Namibia
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Cash Flow is the Lifeblood of Business

Iconic Entrepreneurs are celebrated, and long remembered after their demise, for their pivotal roles in creating wealth and jobs in a country’s economy.

Talk of Namibia’s iconic entrepreneurs of yesteryear who are still acknowledged to this day, the late Harold Pupkewitz immediately springs to mind.

In Zambia, it is the late Abe Galaun and in turn Zimbabweans still fondly remember the late Sam Levy.

With their genesis in the Baltic states of Europe, Galaun and Pupkewitz were entrepreneurs par excellence who contributed handsomely to the development of their adopted countries.

Never short of controversy, Levy was born in Zimbabwe. Like Pupkewitz and Galaun, he was a hard-working and shrewd businessman.

All three, who were legends in and remain so beyond their times, had something else in common – they lived to ripe old ages passing away as nonagenarians.

Being fortunate to have known and too often interacted with all three, I feel blessed as it was always a tremendous learning experience.

Like the other two, Abe Galaun had so much wisdom to share, as by common sense and through street-smart savviness, he built a business empire in Zambia.

He never failed to remind one that turnover is vanity, but profit is sanity.

And that any business is bound to periodically suffer a loss, but for the enterprise to survive, in the long run, that loss must always be but an island in a huge sea of profit.

But it is Galaun’s reminder on the importance of cash flow as the lifeblood of an enterprise, irrespective of the firm’s size that recently came to mind in discussion with an entrepreneur.

The Namibian entrepreneur bemoaned the fact that he is constantly given the run-around when seeking payment for goods supplied to public sector entities.

I shared with him a harsh decision made decades ago when my business encountered a similar problem – payment delays by public sector entities.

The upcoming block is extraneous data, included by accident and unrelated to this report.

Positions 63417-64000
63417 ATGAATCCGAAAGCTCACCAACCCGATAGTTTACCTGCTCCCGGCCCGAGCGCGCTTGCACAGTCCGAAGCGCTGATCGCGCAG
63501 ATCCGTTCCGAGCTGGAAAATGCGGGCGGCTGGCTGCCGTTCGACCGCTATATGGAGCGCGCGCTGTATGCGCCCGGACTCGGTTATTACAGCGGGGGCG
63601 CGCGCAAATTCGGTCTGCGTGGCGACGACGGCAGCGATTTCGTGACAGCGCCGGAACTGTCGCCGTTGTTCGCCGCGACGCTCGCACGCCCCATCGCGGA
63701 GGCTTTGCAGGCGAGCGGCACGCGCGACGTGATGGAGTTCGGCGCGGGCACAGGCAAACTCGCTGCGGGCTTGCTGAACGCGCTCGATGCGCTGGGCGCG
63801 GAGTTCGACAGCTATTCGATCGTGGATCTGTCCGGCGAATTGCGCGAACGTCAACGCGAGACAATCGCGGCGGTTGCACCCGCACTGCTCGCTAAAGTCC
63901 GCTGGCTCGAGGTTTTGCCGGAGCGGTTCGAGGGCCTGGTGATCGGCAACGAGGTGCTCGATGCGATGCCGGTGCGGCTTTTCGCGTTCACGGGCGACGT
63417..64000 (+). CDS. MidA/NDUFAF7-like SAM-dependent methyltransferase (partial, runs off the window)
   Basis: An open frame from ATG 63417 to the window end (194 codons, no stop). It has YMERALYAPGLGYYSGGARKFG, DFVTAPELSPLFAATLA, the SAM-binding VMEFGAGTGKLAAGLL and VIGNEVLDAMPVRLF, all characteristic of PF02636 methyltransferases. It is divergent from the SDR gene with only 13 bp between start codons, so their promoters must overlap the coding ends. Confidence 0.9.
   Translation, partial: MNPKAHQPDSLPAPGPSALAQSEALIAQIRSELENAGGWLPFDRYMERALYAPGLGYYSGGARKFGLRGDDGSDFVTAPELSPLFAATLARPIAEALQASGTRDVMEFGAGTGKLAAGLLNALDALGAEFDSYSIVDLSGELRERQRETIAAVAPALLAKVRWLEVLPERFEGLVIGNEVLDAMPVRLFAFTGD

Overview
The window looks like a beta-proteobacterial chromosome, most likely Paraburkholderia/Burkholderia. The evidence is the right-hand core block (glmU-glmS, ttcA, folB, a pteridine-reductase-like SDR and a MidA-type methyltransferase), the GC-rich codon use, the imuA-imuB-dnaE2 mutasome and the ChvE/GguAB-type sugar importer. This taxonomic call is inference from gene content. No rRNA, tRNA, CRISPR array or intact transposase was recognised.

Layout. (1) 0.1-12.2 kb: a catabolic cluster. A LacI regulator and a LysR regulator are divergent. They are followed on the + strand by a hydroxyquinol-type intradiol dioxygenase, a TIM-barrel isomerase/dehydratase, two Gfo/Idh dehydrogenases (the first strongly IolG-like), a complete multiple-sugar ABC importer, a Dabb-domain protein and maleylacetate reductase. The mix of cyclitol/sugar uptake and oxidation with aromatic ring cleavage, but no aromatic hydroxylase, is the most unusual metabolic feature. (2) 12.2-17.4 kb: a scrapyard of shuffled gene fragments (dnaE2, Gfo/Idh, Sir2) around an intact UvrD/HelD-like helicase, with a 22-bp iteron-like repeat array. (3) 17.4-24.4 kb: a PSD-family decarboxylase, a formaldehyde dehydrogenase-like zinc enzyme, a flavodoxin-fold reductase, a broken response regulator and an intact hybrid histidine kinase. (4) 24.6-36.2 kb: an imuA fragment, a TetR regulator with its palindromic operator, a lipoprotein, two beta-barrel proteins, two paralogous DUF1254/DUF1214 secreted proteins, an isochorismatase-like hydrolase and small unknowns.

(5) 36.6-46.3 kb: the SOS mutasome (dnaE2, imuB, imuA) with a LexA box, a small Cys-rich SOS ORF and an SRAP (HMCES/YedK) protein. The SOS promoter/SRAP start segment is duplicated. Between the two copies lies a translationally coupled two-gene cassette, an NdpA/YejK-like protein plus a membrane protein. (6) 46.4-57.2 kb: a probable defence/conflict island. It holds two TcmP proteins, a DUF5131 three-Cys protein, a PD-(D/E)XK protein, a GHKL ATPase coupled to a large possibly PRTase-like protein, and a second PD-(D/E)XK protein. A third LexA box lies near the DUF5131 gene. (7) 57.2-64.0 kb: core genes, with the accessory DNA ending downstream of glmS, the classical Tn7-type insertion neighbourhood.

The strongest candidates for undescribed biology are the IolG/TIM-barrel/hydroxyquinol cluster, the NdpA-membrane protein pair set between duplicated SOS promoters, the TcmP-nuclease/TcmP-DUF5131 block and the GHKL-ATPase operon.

In the short run, refusing orders from public sector institutions hurt me, but in the long run it resulted in business sustainability.
A business must operate profitably to be viable, but the importance of cash flow cannot be ignored.

Banks and funders, when assessing loan applications, pay scant attention to profit projections. They are more interested in the ability of an enterprise to generate cash that is needed to service loans and debt on time every time. That is how they measure business viability and sustainability.

Securing an order, irrespective of its size in monetary terms, means nothing until the customer pays and the money is in your firm’s bank account.

That is prudent cash flow management.

A firm’s demise is inevitable until goods delivered, or services rendered are paid within the agreed time with that the debt fully settled.

Galaun’s cash flow management advice applies today as it did when I had the good fortune of spending time with him in the 1980s and 90s in his modest office in downtown Lusaka during visits to Zambia.

What is the point of doing business with a public sector entity or, for that matter, with any customer knowing that getting paid will be a battle?
It is better to walk away from the deal, as a deal is not a deal until the money is in the bank, your firm’s bank account.